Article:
This release from Crans Montana compares the dimensions of the ski area measured in the three different ways.  It’s interesting to note that the factor by which the straight line measurement (‘ski tout droit’) is inflated to reach the ‘ski sportif’ number is not consistent, but is much greater for difficult pistes than easy ones.  Ischgl has done the same for its ski area and seems to use slightly different exchange rates.


km a = gefahrene Länge
sportliche Fahrt
b = schräge Länge
c = horizontale Länge
GPS-Messung *
Gesamt 238 172 163
Schwer 34 22 21
Mittel 150 104 98
Leicht 39 33 32
Skiroute 15 13 12

No surprise to learn that both resorts continue to use the more flattering ‘ski sportif’ totals of 238km (Ischgl) and 140km (Crans Montana) for advertising purposes.

Considering Where to Ski and Snowboard is so keen to grasp this baton and run with it, you might think it would take a stand by refusing to publish unreliable statistics until the matter is sorted out.  That would nudge resorts in the right direction.  Instead, having accepted that piste length statistics quoted by resorts are unusable for inter-resort comparison, the guide continues to use them.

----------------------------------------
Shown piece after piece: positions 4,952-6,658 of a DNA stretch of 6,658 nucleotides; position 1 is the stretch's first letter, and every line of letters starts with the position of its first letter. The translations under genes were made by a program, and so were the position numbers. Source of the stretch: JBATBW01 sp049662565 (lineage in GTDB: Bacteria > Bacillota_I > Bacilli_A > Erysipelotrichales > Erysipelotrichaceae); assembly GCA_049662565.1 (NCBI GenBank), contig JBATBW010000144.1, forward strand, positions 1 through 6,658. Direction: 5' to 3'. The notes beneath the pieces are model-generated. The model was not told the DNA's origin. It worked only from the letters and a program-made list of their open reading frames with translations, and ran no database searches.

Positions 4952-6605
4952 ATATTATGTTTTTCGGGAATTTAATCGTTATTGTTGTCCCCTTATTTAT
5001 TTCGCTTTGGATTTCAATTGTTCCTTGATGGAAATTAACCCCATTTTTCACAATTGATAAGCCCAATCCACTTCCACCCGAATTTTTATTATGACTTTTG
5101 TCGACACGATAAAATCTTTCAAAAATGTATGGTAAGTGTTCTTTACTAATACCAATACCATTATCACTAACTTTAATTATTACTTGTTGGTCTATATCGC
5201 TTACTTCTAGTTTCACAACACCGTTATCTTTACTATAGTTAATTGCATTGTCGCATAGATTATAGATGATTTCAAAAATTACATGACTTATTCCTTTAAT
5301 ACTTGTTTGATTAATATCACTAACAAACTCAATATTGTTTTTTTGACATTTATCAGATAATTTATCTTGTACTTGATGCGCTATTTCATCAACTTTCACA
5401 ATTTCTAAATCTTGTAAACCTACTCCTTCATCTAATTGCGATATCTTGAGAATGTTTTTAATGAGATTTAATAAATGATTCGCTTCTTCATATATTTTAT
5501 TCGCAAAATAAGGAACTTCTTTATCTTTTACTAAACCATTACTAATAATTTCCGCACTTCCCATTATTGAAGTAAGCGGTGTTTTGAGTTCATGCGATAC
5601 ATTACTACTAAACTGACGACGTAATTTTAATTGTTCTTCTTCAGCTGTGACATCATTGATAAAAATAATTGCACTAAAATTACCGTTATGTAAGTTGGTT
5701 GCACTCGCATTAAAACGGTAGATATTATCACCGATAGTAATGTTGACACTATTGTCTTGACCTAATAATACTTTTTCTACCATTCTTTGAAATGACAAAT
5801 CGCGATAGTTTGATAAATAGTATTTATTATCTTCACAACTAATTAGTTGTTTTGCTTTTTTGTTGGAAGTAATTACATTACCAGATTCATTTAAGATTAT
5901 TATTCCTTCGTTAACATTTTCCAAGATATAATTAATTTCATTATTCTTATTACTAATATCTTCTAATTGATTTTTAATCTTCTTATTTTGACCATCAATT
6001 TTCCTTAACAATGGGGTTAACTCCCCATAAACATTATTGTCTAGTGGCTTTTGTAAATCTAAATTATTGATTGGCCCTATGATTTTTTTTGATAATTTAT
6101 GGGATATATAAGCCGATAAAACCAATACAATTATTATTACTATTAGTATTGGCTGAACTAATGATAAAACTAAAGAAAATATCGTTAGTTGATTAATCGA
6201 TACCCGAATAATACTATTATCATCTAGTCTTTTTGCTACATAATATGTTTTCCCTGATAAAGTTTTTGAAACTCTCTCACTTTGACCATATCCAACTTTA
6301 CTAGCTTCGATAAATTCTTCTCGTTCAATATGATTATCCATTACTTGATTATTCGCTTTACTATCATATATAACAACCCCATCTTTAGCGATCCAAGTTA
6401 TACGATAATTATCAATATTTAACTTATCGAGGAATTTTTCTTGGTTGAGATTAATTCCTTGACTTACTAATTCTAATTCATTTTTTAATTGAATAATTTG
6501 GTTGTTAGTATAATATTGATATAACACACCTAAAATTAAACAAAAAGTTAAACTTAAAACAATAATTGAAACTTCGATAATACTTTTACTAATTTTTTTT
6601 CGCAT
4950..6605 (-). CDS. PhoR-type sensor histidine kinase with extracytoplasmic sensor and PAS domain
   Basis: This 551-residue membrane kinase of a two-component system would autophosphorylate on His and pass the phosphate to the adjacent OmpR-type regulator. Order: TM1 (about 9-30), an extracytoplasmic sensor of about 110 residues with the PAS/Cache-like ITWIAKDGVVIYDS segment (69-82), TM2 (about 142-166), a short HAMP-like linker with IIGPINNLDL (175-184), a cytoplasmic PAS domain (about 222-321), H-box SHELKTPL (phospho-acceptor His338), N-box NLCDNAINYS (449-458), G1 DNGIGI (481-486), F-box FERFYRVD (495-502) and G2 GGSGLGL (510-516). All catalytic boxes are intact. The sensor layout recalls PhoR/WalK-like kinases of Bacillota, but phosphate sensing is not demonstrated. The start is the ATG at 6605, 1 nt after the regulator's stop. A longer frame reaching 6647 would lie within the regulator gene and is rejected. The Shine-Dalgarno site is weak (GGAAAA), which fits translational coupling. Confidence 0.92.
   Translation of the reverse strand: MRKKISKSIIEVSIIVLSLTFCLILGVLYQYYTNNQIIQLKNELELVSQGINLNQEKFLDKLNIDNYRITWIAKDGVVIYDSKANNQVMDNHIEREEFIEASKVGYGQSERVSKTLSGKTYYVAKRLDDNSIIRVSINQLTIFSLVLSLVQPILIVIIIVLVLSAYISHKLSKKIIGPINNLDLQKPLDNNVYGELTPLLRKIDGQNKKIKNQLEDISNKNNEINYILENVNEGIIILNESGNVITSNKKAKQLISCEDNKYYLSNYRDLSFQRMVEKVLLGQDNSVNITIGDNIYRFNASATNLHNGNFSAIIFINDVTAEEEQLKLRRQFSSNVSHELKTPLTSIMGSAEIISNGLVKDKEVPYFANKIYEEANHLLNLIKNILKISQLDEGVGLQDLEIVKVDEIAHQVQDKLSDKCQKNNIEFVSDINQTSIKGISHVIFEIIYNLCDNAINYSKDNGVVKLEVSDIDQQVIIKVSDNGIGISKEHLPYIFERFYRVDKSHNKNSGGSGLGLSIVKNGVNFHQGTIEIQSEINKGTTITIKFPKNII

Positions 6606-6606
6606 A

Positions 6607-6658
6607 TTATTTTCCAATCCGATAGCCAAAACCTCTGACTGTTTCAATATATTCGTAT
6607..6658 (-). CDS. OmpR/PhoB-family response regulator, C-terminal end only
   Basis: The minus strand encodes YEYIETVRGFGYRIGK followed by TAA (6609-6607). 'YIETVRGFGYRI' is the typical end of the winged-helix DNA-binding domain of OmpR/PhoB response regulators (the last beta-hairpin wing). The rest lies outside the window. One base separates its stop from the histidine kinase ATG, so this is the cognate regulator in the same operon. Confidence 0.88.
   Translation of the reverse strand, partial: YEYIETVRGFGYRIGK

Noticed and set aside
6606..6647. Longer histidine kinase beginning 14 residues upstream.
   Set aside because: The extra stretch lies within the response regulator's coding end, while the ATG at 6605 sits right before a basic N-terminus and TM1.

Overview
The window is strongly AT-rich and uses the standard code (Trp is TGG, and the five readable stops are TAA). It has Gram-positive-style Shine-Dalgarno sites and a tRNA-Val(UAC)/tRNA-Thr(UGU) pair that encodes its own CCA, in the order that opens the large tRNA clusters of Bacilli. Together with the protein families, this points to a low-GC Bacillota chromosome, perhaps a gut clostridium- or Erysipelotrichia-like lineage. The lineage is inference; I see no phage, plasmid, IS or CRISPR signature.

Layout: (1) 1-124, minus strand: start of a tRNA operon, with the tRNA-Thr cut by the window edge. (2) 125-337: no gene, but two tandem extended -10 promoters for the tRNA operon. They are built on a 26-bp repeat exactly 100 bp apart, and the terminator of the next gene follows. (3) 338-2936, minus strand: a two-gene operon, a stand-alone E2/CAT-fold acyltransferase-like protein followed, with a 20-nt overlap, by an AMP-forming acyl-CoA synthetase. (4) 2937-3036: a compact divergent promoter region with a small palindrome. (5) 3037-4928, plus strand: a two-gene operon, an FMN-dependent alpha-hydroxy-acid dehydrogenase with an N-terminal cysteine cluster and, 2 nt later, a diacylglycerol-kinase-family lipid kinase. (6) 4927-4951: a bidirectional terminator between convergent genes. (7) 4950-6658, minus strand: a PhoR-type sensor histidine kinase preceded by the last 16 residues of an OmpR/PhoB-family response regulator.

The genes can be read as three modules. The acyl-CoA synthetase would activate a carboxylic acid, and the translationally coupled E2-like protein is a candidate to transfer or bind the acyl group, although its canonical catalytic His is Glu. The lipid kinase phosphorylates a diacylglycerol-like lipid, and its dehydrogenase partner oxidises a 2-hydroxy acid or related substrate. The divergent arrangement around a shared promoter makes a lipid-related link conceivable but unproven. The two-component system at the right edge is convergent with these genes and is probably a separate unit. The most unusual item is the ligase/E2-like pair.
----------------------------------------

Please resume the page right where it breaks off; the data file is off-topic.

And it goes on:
So when newspapers and magazines ask for their fact boxes and pre-season top ten round-ups of the biggest ski areas and the best value lift passes, the writers will reach for the reference book on the shelf, copy down the numbers and report that Verbier’s Quatre Vallées has more skiing than the Arlberg and Vars-Risoul’s lift pass is better value than Schladming’s.  Tour operators’ brochure writers will do the same, the bad money will continue to drive out the good, and the marketing departments in culprit resorts will be able to congratulate themselves on a job well done.

Having long ago decided that I prefer small resorts to large ones, I do not feel personally aggrieved by the lies Verbier and other resorts have been telling me.  Of all the ways to evaluate a ski area, the aggregate mileage of its pistes is one of the least useful.  One long run is worth a dozen tiddlers.  Speed of lift and length of queue are more important factors in the value for money equation than available piste miles.

But the fact that resorts like to quote these numbers, and newspapers like to base their top ten listings on them, suggests that they do influence skiers’ choice of resort. As with all advertising, claims should obviously be accurate or at least consistent.